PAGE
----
146. How Light Should a Fastener Be?


SAWE Members get a $200 store credit each year.*

Become a SAWE Member

*Store credit coupon available at checkout, click the button in your shopping cart to apply the coupon.
Not applicable to SAWE textbooks and current conference technical papers.


J B Duke: 146. How Light Should a Fastener Be?. 1957.



One design engineer said to me recently that the lowly self locking nut had really come into its own in modern aircraft design. Among the hosts of sizes, types and configurations, there is a female threaded fastener for almost any job – – from sealing to controlled seepage, for functioning at temperatures ranging from – 300degree F to 1600o F, and from controlled tensile failure to 280,000 psi. They come in dimensions for spaces only slightly larger than a pin head to 6′ across hexagon corners. They are available from 00 to 4 1/2 inch threads and in all useful materials from brass to aluminum, to chromel, to Inconel X and. others. The evolution of self locking nut design, weight saving, and end use has been rapid, indeed.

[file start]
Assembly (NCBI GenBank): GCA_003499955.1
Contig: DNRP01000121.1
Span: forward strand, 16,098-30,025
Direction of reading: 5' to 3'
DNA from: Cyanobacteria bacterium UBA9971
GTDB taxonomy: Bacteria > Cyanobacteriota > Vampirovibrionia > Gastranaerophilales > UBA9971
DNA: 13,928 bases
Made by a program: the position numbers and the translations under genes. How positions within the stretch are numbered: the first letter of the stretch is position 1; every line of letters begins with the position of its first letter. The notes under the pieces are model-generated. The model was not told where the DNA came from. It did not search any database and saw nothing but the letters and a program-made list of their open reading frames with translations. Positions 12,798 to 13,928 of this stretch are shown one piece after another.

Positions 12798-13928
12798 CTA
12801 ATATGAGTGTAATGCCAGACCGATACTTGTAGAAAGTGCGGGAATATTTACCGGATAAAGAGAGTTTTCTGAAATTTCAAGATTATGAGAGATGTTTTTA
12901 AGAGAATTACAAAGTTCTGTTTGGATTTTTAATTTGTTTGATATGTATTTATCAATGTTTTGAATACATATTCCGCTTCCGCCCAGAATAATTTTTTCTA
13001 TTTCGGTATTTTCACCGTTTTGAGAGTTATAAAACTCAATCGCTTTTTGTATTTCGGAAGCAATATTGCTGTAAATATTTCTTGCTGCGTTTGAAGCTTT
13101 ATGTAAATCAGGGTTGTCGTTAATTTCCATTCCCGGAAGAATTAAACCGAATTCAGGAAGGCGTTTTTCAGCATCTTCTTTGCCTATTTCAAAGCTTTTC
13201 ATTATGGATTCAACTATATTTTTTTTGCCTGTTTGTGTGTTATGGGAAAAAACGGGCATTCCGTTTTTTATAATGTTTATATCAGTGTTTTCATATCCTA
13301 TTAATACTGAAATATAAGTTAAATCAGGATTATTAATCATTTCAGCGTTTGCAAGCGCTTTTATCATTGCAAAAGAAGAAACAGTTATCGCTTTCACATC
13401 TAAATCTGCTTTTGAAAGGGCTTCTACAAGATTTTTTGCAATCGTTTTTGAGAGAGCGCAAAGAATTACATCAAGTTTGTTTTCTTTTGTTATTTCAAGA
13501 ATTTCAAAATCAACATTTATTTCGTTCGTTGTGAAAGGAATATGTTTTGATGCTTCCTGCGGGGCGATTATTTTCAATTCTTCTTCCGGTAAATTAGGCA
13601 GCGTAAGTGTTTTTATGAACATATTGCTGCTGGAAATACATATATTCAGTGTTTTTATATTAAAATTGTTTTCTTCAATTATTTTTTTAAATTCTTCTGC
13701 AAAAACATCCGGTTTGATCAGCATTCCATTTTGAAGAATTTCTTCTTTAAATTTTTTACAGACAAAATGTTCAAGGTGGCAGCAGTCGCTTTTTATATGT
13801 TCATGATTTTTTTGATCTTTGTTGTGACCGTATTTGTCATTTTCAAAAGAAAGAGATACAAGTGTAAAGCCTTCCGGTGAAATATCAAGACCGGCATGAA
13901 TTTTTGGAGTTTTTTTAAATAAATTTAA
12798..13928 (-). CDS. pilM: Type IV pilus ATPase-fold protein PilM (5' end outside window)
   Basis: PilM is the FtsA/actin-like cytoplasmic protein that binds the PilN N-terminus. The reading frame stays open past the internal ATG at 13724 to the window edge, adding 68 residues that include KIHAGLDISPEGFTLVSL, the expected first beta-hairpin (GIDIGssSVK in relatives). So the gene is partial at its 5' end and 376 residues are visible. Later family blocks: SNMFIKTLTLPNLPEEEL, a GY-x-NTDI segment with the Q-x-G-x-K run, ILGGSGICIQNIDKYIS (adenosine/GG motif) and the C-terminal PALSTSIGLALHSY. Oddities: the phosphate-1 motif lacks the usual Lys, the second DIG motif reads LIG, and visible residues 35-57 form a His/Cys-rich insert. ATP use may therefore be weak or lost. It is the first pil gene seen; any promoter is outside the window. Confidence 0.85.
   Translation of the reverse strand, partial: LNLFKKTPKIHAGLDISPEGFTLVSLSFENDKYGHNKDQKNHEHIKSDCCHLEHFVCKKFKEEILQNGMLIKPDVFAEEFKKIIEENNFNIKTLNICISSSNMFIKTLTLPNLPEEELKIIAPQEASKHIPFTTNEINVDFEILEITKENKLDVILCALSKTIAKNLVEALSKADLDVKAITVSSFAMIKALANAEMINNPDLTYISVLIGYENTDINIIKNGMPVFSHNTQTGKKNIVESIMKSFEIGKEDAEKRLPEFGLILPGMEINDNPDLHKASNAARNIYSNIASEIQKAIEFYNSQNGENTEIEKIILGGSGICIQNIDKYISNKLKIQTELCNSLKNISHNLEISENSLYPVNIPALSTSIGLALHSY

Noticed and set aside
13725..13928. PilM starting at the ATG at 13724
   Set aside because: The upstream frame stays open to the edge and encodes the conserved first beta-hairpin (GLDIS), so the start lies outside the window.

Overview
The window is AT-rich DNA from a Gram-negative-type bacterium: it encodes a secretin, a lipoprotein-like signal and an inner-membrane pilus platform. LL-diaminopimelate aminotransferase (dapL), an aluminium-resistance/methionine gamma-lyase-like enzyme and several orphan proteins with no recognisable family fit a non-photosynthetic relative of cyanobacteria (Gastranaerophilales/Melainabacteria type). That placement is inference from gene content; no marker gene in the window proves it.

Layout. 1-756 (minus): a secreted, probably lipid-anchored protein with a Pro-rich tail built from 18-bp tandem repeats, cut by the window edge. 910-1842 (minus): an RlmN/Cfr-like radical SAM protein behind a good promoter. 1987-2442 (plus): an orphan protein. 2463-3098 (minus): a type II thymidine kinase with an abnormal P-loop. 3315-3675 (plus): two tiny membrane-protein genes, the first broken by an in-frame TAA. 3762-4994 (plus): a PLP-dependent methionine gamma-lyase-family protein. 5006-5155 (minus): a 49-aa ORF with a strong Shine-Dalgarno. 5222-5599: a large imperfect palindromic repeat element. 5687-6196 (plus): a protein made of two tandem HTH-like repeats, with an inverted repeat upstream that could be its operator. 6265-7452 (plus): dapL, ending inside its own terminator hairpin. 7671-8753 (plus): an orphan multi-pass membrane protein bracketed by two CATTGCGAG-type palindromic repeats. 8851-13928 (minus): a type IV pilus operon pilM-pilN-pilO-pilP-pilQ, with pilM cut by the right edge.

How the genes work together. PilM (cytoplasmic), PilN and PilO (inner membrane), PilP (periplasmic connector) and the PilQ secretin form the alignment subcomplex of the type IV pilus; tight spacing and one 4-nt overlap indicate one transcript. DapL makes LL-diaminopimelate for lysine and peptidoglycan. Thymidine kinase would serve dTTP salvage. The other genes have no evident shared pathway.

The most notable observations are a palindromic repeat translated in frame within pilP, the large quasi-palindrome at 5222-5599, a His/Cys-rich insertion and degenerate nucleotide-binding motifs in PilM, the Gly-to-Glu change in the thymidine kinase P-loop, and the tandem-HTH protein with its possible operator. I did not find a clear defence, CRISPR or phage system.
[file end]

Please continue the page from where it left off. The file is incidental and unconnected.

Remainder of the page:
With all the changes in fasteners, and all the claims and counterclaims, it may be well to stand back and review just what has happened, so that the ‘good of the new’ may be added to the ‘good of the old’ to provide real progress.
The objectives of this presentation will be to analyze some of the most significant of these new developments and to highlight a few of the features they provide, and a few of the inherent limitations; to evaluate them in terms of the weight-strength-structural concepts with which you, as weight engineers, are particularly concerned; and to integrate, or perhaps suggest a perspective, for utilization of the new designs in relationship to some of the existing designs which may not be completely familiar to you.


SKU: Paper0146 Category: